“Like a runaway train, New York’s budget is in danger of running completely off the rails,” according to the analysis by the Empire Center, a conservative Albany-based think tank.

The wellspring of New York’s economy is the financial sector, which nearly ran aground last year, though some banks and brokerages have resumed making money surprisingly swiftly.

Most of the state’s current $3.2 billion deficit stems from falling tax collections, the report said. But it also cited the state’s recent string of billions of dollars of new spending.

Just two areas — school aid and Medicaid, the federal-state health plan for the poor — account for two-thirds of the budget, the report said, recommending a 7.5 percent cut in public school aid and caps on aid to municipalities and property tax relief,

With one in four New Yorkers expected to get Medicaid by 2013, the report also urged capping home care, relying more on managed care, and cutting hospital and nursing home payments.

Despite the recession, welfare grants should be withheld from people who flunk work requirements, “personal needs” payments should be trimmed and increases delayed, it said.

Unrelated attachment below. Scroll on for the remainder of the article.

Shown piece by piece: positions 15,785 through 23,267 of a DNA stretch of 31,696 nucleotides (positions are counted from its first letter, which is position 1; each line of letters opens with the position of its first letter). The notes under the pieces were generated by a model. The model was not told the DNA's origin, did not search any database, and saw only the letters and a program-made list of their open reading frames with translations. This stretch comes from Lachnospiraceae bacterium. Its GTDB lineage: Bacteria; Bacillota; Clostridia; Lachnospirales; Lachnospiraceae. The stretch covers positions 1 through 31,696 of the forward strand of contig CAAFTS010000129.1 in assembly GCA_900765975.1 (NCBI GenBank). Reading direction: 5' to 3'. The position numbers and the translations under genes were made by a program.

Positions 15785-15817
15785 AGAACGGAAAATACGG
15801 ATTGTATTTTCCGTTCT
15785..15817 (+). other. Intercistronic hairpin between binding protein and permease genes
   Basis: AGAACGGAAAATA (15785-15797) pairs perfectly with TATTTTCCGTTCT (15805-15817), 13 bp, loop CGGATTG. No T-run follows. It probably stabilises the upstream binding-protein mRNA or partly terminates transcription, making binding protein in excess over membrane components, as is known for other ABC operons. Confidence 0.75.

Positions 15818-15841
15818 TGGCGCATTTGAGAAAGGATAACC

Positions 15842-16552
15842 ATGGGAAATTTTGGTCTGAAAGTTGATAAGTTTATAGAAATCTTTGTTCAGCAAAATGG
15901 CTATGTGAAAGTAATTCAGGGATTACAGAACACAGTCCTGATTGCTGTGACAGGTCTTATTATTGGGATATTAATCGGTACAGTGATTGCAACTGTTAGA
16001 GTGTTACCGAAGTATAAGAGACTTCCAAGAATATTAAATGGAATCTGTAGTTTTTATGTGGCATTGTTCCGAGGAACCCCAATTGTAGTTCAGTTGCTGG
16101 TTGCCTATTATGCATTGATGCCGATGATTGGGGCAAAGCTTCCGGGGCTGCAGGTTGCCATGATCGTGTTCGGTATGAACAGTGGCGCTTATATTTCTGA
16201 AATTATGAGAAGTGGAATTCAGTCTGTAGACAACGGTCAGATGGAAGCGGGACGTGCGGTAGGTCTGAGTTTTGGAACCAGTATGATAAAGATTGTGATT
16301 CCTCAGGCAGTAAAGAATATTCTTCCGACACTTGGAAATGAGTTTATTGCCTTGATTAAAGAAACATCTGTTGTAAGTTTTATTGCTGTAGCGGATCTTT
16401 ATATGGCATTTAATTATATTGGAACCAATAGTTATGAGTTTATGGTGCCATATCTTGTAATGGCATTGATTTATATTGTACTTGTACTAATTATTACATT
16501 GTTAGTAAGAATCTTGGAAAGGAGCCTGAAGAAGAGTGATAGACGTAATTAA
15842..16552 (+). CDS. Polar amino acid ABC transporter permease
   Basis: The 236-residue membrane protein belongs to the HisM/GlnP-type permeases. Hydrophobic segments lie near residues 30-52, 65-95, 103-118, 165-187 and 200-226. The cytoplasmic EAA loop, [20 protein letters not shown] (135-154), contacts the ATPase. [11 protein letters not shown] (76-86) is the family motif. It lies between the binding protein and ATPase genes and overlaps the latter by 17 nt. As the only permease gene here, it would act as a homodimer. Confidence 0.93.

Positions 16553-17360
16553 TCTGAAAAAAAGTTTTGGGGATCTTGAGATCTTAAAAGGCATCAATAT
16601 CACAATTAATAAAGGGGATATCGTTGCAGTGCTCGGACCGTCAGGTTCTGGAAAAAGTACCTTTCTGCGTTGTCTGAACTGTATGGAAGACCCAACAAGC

Though Lieutenant Governor Richard Ravitch frowns on privatizing, as investors often want 20 percent returns, the report urged this strategy for the state’s three ski resorts, 27 golf courses, and six Off-Track Betting corporations.

New York City should exercise an option to buy Battery Park City for one dollar, the report said, estimating it could then pocket a $1 billion profit by selling commercial leases.

Privatizing would cut the $3 billion the state spends each year to maintain highways, subsidize bus services, fund mental health facilities, keep motor vehicle records, and manage human resources, prisons, welfare and Medicaid, it said.

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